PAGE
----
Subscribe to our newsletters & stay updated
Before COVID-19 hit, national parks across the United States were busy. According to Time magazine, 327 million national park visits were tallied in 2019 (https://bit.ly/3D3Zngk). This attendance number was the third-highest annual total since recordkeeping began in 1904. COVID-era visits to national parks continued the upward trend, especially in high-profile parks. Yellowstone recorded the busiest month in park history in July 2021.
What effects do we see from these hordes of park visitors? Can the plumbing systems, or lack thereof, handle the crowds?
In the early months of the pandemic, many national parks closed. However, attendance spiked once the parks reopened. Bloomberg reports (https://bloom.bg/3D5KSbM): “National park tourism has grown steadily for decades, particularly accelerating in the 2010s. After a brief pandemic lull, visitors have returned to seek fresh air, smashing monthly attendance records at parks such as Yellowstone and Zion. In June alone, over 31 million people visited a National Park Service site.”
On a positive note, increased tourism brings revenue to local businesses near park gateways. Hotel stays, equipment rentals, forgotten sunscreen purchases and so on increase with traveler demand. Does the influx of gate fees cover the park expenses incurred by hordes of visitors?
No. At least, that seems to be the short answer.
The National Park Service website breaks down the subsidization with an example: “Entrance fees for national parks predate the establishment of the National Park Service in 1916. For example, Mount Rainier National Park started charging an entrance fee in 1908. Factoring in inflation, the $5 entrance fee they charged in 1914 would be the equivalent of a $123 entrance fee today —more than four times the price of the new seven-day $30 vehicle pass.”
Tax dollars subsidize the operations of the parks. Since 2010, staffing dropped and appropriation budgets were relatively flat, while visitor numbers jumped.
In the Bloomberg article, Kristen Brengel, senior vice president at the National Parks Conservation Association, told a subcommittee of the U.S. Senate Energy and Natural Resources, “The crowding has led to multi-hour waits for popular trails, increased litter, wildlife disruption and defacement of American Indian artifacts.”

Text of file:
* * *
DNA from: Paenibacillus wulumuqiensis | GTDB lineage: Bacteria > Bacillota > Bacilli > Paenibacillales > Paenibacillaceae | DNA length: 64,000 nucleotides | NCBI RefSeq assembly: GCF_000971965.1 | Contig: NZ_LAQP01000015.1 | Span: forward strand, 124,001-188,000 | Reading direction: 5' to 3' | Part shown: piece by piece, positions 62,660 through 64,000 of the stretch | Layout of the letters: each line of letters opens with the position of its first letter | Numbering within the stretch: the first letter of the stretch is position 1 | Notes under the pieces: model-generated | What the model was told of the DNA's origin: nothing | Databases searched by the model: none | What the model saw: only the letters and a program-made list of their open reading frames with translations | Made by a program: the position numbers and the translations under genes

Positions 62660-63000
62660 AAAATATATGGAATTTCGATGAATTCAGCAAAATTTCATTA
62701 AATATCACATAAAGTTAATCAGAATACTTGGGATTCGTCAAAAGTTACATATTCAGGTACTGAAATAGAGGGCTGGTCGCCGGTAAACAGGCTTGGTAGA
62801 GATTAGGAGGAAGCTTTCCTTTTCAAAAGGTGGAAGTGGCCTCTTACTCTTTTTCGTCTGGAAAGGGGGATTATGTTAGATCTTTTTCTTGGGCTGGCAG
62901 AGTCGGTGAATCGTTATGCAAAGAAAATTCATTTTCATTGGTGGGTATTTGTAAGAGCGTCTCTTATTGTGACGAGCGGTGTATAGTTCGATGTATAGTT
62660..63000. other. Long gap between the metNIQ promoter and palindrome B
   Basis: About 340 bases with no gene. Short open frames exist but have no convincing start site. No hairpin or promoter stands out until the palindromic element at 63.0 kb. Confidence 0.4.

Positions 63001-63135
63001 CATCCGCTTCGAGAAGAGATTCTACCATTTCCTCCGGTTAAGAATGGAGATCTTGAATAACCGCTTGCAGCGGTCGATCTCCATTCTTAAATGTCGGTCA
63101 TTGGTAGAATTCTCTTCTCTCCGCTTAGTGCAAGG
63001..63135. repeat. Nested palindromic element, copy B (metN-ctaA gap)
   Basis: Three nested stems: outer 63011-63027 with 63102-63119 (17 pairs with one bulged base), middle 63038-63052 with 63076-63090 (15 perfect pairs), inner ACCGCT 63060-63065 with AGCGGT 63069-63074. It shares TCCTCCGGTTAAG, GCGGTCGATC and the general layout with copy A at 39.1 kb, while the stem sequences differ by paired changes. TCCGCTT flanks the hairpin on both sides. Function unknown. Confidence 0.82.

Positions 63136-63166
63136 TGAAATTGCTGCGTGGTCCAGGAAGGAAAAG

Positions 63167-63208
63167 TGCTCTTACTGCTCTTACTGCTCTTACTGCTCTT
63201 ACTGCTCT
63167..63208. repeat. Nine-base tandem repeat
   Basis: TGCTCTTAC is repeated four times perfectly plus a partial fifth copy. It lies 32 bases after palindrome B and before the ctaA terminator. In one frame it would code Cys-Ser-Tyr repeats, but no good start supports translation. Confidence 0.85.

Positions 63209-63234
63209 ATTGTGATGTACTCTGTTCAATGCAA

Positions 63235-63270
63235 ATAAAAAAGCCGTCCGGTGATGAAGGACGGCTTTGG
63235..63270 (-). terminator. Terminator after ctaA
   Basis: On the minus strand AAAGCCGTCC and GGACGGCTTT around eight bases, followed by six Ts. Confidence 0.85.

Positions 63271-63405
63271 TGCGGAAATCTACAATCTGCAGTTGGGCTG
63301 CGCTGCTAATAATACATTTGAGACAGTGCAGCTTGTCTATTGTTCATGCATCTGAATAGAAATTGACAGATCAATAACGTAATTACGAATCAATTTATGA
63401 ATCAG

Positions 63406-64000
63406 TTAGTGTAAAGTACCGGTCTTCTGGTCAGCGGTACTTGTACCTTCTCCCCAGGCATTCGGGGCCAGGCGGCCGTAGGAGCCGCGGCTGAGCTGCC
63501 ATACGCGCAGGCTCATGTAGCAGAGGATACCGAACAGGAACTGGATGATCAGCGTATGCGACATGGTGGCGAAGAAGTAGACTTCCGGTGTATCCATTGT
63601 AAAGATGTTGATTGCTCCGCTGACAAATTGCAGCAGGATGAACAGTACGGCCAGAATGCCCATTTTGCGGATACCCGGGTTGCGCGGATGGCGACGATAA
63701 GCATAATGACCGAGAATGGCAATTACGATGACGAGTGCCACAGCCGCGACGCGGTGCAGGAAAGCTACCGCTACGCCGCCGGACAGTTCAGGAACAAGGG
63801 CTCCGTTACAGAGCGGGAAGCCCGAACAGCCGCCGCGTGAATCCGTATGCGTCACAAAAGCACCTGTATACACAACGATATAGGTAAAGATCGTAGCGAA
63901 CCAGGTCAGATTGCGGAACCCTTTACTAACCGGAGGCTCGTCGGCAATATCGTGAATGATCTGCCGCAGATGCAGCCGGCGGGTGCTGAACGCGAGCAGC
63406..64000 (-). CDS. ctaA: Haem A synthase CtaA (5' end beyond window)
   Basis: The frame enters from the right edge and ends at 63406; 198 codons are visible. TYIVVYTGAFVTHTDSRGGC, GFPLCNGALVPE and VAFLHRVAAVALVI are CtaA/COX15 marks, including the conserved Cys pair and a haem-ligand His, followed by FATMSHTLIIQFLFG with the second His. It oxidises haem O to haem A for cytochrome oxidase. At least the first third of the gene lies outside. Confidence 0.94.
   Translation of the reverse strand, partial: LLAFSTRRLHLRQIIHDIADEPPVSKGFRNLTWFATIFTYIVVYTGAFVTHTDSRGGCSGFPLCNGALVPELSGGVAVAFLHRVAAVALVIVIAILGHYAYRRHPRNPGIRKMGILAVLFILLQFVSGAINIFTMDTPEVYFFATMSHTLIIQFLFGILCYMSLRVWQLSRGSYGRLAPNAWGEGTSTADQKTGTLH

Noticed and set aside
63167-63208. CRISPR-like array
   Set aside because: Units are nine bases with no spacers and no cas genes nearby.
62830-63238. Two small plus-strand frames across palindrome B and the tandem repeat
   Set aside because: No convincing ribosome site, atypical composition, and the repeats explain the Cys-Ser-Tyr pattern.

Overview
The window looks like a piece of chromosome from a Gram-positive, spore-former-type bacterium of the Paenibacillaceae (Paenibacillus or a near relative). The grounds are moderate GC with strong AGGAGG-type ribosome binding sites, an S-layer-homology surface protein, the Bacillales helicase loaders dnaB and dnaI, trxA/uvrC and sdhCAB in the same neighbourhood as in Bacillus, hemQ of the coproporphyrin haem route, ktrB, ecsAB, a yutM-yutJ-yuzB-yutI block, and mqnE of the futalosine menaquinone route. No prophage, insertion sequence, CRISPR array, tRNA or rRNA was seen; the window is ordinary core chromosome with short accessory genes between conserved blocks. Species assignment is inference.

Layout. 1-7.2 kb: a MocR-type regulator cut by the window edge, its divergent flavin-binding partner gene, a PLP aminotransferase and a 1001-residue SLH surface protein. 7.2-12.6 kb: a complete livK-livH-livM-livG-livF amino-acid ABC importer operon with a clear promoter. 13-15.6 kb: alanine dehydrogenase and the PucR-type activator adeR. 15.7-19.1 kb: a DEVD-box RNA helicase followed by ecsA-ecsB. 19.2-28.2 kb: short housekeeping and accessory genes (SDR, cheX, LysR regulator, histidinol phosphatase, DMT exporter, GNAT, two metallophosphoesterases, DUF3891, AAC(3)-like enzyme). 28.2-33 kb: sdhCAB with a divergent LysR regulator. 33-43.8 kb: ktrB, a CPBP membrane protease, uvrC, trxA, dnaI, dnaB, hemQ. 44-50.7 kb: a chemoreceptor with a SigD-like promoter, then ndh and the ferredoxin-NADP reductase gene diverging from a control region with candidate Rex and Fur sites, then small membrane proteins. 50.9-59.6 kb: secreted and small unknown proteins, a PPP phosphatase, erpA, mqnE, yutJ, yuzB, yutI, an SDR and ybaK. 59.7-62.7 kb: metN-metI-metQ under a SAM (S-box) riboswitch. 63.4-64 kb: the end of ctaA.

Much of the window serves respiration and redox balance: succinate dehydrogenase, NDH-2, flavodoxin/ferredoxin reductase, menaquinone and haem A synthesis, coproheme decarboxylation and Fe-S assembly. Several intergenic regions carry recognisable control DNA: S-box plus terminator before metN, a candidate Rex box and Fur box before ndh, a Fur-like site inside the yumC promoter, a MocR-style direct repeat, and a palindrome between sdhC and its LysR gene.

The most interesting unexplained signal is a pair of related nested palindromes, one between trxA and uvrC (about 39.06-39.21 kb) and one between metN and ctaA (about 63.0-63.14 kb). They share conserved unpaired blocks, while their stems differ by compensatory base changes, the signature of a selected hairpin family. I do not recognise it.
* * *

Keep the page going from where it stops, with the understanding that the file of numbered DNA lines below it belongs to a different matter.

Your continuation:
Park bathroom woes
For the scope of this column, I will focus on one costly aspect of national parks that is under additional stress in 2021: outhouses. At Washington state’s Mount Rainier National Park, there is an expensive toilet.
Back in 2001, an annual helicopter trip was required to remove the 55-gallon drums of waste that accumulated from this high-alpine outhouse. From 2006 to 2015, a composting toilet improved the situation, depending on your role within the park staff. At that point, seven-gallon buckets were carried down the mountain by hand. In 2016, the park upgraded to a new technology supplied by ToiletTech Solutions (https://bit.ly/30qVvro). Geoff Hill developed the technology at a sister park in Colorado.
Hill is a former doctoral student who studied backcountry waste. He devised a system to separate urine from solid waste using a conveyor belt. Solid waste is transported from the main chamber to a separate container, activated by a foot-powered pump. This keeps the solid waste “dry, lightweight and free of viruses usually present in a wet barrel of urine-soaked waste.”
In Colorado’s Rocky Mountain National Park, where Hill developed the system, a popular hike for adventurous visitors winds to the top of Longs Peak. The 14,000-foot mountain has only four toilets on the trail across many miles.
A Guardian article describes the mess in graphic detail (https://bit.ly/31Nmj5v): “By 2015, rangers were trekking to the toilets and finding repulsive conditions. At its worst, the solid matter would freeze and thaw repeatedly and rise above the seat. Rangers would have to dig the material from the chamber and load it into a five-gallon bucket, place the cargo onto a pack animal and ride down.”
Since the initial installations, the ToiletTech system is now used throughout parks across the United States and western Canada.
Modernizing our national parks
Beyond the logistical difficulties of keeping the bathrooms clean, some areas just aren’t able to handle the crowds. A few parks and crowded zones now require reservations or lottery systems to limit the number of daily visitors. CNBC found that visitors looking to catch a sunrise at the top of Cadillac Mountain at Acadia National Park in Maine struggled to even get out of their car. The park superintendent said some days they had 500 cars fighting for the 150 parking spots (https://cnb.cx/3D9ga1s).
Is exclusivity now required for parks to maintain their attractiveness? Lines are for rides at Disney World, not for a view of our wildlands. Maybe the COVID-era travel patterns exposed the larger vulnerability of our parks. Restroom technology is not the only fix we need, even though it would be great to see more ToiletTech systems at parks. As a nation, we need to decide how much we should invest in protecting and modernizing park trails and gateways.
Some help is on the way (https://bit.ly/30ePgHr). The Great American Outdoors Act of 2020 provides up to $1.9 billion per year for five years to upgrade and update items on maintenance backlogs across the nation (https://bit.ly/3wFR4VG). Will that be enough?
As a side note, park rangers are living saints. They are not paid well, yet some of them haul literal buckets of human waste down mountains so you can have a nice experience and see the wild on vacation.
At a minimum, more parks should expand reservation systems for visitors. A brief RSVP for your future national park road trip might provide just enough courtesy for park staff to prepare for appropriate crowds and prevent backlogs before they form.
Also, don’t be stingy at the gift shop.